While Shakespeare isn’t renowned for writing horror, he certainly understood the power of a macabre scene and the dramatic impact of horror when portraying just how evil a character could be.
He created a number of beautifully creepy and macabre scenes that hold definite appeal for horror fans, and which make great reading for October and Halloween.
‘Hamlet’ opens with a spooky, although not macabre, scene. This scene is all about those common elements that make horror work: creepy chills, fear and dread.
It’s the dead of night and the guards at Elsinore Castle are going about their regular duties, except that they seem nervous: Bernardo opens with the line “Who’s there?” and Marcellus leads their conversation leads with, “What, has this thing appeared again tonight?”
They are discussing the apparition that has appeared to them on the two previous nights. As they talk, the ghost appears again. It doesn’t speak to them, it doesn’t harm them… but it definitely scares them.
As they discuss the ghost and hypothesise as to whether or not it’s a bad omen, it returns, spreads its arms wide, and then disappears when a rooster crows.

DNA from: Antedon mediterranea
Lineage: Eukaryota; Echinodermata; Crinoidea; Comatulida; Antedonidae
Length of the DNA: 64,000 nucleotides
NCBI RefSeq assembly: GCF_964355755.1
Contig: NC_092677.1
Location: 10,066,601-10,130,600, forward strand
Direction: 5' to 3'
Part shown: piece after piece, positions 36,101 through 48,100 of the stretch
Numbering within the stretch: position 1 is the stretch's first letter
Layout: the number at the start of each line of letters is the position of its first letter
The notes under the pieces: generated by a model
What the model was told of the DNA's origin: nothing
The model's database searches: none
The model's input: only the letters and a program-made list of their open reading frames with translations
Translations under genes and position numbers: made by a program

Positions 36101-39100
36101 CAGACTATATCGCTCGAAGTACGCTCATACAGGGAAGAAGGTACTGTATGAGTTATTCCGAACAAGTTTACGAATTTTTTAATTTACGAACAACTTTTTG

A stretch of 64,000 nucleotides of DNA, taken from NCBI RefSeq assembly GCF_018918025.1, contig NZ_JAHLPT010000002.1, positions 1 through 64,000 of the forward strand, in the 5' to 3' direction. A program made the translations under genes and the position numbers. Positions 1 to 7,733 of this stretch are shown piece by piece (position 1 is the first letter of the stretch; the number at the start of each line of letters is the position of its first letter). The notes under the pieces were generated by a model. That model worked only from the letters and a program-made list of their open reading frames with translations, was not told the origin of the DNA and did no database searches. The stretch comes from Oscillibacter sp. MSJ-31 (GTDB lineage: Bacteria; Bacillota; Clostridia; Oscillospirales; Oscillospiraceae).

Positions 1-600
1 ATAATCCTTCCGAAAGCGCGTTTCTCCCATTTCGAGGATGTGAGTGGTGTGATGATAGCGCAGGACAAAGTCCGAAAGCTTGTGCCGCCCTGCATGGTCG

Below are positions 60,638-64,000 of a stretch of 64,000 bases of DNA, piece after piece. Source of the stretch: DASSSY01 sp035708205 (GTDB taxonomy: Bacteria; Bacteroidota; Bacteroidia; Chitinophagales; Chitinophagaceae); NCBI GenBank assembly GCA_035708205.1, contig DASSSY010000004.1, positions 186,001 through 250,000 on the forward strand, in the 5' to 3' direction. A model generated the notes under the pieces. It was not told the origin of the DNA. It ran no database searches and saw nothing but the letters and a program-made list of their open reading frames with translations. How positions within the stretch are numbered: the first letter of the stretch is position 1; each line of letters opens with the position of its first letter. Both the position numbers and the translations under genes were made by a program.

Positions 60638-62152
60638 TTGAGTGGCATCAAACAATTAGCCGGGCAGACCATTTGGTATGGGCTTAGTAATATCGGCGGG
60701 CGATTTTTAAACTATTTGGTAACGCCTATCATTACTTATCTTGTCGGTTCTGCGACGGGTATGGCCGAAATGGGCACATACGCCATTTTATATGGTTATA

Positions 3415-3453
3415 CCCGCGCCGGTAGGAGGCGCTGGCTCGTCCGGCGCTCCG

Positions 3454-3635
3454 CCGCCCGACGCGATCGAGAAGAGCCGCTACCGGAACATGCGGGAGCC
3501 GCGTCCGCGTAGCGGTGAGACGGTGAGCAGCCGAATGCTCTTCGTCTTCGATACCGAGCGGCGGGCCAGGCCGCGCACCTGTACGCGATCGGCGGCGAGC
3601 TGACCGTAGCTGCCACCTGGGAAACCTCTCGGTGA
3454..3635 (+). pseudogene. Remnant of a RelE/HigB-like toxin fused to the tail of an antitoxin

Afterwards, Horatio tells Hamlet about seeing the ghost, and gives more detail of how frightened they were.
Like them, Hamlet thinks the appearance of the ghost is a sign that all is not right. His response is to keep watch with them that night, and when the ghost appears, he addresses it as his father’s ghost and entreats it to tell him what he needs to do.
Still fearful, Marcellus and Horatio tell Hamlet not to go with the ghost. He does, of course. How else would he find out what it wants to say to him?
It’s fair to say that Hamlet is more appalled by what the ghost of his father tells him than he is by seeing the ghost in the first place. The ghost says he was murdered by Claudius and urges Hamlet to take revenge, which is what drives the action of the remainder of the play.
This might not seem terrifying to audiences in the 21st century, but Shakespeare’s audiences were far more superstitious than we are, and they understood the significance of ghosts and omens. Just as the soldiers in the play “tremble and look pale”, most of the people in the early modern audience would likewise have taken that apparition very seriously.
This is delicious creepy horror that foreshadowed the Gothic style made popular by authors such as Walpole, Shelley, Stoker, Lovecraft, and even Charles Dickens, among others.